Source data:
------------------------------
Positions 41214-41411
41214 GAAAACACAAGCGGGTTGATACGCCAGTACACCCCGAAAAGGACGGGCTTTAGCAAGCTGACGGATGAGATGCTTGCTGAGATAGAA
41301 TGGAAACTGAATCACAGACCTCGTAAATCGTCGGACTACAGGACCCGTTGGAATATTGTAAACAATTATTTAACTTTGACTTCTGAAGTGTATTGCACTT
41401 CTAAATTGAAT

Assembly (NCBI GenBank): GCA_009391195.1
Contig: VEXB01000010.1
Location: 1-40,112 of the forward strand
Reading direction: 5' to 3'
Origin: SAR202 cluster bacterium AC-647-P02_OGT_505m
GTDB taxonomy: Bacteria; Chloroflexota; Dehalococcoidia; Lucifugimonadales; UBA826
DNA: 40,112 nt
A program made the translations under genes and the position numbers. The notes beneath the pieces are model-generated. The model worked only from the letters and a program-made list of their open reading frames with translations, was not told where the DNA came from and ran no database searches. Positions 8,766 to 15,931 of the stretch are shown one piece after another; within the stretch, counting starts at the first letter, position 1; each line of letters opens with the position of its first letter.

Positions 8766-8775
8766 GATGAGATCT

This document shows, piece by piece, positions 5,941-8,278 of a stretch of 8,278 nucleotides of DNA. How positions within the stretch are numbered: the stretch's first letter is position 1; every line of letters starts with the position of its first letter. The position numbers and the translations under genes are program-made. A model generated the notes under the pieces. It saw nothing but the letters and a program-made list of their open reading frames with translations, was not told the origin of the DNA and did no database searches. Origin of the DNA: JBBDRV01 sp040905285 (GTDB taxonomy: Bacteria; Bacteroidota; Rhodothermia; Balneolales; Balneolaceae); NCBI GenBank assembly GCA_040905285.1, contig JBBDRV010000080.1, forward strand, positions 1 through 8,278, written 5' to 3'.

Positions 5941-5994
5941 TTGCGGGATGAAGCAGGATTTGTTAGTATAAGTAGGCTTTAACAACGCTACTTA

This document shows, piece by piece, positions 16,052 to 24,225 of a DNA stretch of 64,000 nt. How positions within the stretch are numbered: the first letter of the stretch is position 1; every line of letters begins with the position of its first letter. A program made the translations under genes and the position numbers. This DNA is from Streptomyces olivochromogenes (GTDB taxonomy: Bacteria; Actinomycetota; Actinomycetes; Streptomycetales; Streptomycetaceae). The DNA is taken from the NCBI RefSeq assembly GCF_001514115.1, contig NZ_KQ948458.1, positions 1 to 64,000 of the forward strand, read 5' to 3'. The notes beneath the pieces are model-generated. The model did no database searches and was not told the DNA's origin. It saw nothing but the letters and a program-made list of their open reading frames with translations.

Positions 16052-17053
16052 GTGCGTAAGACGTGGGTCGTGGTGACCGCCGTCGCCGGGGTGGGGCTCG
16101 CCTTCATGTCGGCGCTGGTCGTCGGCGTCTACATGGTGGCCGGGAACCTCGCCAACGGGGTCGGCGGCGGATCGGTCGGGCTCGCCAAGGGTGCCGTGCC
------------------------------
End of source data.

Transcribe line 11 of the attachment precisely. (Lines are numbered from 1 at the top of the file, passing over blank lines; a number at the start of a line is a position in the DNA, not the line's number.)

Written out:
DNA: 40,112 nt